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Wiktionary reads:

concinnity: The harmonious reinforcement of the various parts of a work of art.

Call it corporate social responsibility at work if you wish, but we simply think that under Howard Shultz's inspired and inspiring leadership Starbucks is just a damned well-managed company that has achieved the concinnity that distinguishes companies operating under the nontraditional FoE business model. (Google Book's source)

Since I don't have OED access, can anybody say from where this metaphorical usage of the noun 'concinnity' comes? And what is, precisely, its meaning in non-literary contexts?

P.S. Considering the relevance of this word in an economics context, I tagged this question by 'economics' tag.

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Hmm. Is it used metaphorically in that quote? ODO doesn't mention anything about works of art in its primary definition. If anything, applying the word to mean "studied elegance" (and therefore artistry) is metaphorical, I think. –  Andrew Leach Aug 17 '12 at 13:47
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I don't think it's necessarily metaphorical, since the word's meaning includes the more broad definition: "any harmonious adaptation of parts". Merriam-Webster has this nice tidbit about the word, as well. I think it's just the author's apt word choice rather than a particular usage specific to economics. –  Zairja Aug 17 '12 at 14:46
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@XavierVidalHernández Could you please provide some sources that connote this economic meaning (as opposed to the definition itself: harmoniously arranged parts)? I'm not an economist so I'd be curious what this looks like exactly. –  Zairja Aug 17 '12 at 15:18
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@XavierVidalHernández I'm not sure where you're getting the combative attitude from (though I do see it in many of your comments/posts). Why should I have any reason to doubt a claim solely because it's yours? I'm genuinely curious due to my own lack of knowledge. I've searched some prominent publications (WSJ / Economist) and JSTOR, but found nothing. Again, I lack the resources to fully investigate the usage of this term in the context you're asserting. A search in Google Books (your source) shows the term is used by its dictionary definition, nothing more. Just a choice word. :) –  Zairja Aug 17 '12 at 15:46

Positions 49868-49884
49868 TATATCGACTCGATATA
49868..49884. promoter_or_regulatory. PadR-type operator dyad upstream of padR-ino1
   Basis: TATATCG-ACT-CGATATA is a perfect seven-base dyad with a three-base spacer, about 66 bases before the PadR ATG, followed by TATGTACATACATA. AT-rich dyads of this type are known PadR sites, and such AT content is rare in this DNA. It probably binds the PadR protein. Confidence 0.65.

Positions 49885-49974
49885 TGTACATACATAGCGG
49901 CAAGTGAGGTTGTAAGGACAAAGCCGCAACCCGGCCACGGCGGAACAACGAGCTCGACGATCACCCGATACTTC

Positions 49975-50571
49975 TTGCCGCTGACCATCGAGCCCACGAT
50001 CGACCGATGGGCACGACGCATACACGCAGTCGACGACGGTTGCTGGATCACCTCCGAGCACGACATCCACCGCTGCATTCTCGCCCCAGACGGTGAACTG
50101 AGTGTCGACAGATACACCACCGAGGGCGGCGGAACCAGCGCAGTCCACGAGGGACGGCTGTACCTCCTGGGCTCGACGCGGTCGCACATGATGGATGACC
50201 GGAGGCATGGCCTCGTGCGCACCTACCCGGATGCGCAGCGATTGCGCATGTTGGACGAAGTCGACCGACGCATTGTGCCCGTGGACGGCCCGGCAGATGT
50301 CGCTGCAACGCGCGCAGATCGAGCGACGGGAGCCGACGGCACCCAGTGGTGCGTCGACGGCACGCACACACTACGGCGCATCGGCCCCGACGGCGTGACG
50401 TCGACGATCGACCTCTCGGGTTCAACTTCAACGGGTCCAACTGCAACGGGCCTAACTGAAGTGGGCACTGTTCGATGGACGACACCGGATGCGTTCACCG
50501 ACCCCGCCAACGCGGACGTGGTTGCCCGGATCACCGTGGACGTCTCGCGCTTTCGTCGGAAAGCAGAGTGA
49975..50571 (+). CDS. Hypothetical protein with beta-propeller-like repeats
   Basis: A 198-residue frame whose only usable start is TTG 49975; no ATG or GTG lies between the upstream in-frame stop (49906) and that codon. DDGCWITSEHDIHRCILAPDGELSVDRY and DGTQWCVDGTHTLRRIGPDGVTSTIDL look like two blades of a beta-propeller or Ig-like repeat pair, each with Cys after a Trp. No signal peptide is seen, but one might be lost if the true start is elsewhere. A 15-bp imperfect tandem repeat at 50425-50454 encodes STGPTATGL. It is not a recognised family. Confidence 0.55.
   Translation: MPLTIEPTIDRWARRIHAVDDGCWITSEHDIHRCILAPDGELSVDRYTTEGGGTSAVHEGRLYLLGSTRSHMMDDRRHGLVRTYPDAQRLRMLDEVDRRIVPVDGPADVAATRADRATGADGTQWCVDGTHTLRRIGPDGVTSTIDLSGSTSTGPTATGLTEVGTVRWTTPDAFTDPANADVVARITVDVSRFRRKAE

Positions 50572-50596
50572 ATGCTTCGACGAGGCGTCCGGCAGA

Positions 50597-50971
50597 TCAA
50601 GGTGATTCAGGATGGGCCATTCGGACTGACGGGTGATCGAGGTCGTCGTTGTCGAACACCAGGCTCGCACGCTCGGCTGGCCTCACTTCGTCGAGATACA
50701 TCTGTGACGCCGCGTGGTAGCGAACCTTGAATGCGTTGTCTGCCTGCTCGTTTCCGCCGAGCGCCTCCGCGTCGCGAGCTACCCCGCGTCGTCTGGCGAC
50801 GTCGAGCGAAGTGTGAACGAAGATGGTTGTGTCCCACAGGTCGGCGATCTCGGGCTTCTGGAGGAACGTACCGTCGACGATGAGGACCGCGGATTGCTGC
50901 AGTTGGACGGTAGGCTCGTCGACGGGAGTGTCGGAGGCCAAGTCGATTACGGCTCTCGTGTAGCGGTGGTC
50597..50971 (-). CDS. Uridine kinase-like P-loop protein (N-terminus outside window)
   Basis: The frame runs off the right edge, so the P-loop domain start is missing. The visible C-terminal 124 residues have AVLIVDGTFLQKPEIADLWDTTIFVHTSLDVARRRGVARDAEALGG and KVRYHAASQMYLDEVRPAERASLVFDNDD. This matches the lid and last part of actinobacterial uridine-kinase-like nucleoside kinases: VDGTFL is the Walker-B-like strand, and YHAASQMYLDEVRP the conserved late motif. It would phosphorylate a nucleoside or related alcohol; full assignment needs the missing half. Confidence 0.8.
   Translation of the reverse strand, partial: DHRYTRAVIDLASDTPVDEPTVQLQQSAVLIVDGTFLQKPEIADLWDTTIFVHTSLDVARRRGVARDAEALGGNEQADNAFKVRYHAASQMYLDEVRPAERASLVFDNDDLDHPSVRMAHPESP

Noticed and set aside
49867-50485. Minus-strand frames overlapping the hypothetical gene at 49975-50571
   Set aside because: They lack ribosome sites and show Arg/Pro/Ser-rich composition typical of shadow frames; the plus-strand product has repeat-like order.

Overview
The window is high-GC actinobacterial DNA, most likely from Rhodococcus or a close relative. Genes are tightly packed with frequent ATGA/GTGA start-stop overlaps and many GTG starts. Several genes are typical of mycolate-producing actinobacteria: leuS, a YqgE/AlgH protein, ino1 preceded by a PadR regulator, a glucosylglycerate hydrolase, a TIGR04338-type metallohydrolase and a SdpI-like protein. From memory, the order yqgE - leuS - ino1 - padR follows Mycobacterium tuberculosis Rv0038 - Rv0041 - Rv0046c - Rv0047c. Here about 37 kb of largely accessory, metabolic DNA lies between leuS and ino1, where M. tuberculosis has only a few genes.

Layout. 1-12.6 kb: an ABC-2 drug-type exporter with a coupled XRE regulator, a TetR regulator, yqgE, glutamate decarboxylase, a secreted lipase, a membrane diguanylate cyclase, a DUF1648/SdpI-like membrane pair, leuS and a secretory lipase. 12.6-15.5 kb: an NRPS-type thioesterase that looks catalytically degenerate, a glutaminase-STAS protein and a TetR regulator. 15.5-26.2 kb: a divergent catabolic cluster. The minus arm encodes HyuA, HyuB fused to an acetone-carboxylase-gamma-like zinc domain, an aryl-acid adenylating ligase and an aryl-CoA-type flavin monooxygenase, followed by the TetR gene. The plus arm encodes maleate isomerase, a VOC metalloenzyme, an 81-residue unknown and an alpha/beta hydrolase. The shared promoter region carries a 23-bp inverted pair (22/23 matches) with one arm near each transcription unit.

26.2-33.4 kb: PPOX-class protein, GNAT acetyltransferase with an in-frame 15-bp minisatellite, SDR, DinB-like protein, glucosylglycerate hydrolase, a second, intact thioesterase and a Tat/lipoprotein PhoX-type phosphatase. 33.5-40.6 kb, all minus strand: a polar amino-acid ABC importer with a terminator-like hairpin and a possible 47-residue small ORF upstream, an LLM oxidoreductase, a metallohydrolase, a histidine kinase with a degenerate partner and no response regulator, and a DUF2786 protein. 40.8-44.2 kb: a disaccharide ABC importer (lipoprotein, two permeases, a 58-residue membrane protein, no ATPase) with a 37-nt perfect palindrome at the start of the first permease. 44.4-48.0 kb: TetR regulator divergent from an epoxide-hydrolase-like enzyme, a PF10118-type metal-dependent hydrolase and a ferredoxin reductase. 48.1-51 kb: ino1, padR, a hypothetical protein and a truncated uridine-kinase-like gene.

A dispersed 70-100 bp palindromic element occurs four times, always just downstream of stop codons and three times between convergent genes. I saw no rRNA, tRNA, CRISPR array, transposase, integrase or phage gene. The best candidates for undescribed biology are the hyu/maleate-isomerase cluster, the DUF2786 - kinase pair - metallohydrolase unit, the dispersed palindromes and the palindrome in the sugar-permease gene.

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FWIW, I totally agree with Zairja: there is nothing about this usage that is specific to economics. –  Marthaª Aug 17 '12 at 16:45
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2 Answers

The author is using concinnity in a way that other writers might use synergy.

Macmillan's definition of synergy is particularly apt in this context:

synergy, n.: the extra energy or effectiveness that people or businesses create when they combine their efforts

To my mind, the concepts mirror each other; synergy is normally thought of as the whole being greater than the sum of the parts, while concinnity is the harmonious melding of parts into an elegant whole.

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At least three dictionaries -- Merriam, the Free Dictionary, and Dictionary.com -- agree with this definition of "concinnity" :

harmony or elegance of design in adaptation of parts to a whole or to each other 

All dictionaries also noted that this word is especially used to talk about literary style, speeches (rhetoric), and music

And so, it will be applied in the context of economics with the same meaning of:

any harmonious adaptation of parts 

In fact, the OP's own source (Wiktionary) already had this to say about usage:

Usage notes: Although the concept of concinnity can apply to any object or situation, it is most commonly used in the discussion of music.

In addition, the same source, Wiktionary, itself already provided the answer to the question of etymology:

Coined 1531 by Sir Thomas Elyot in his treatise, The Boke Named the Governor, from Latin concinnitas ("skillfully put together").

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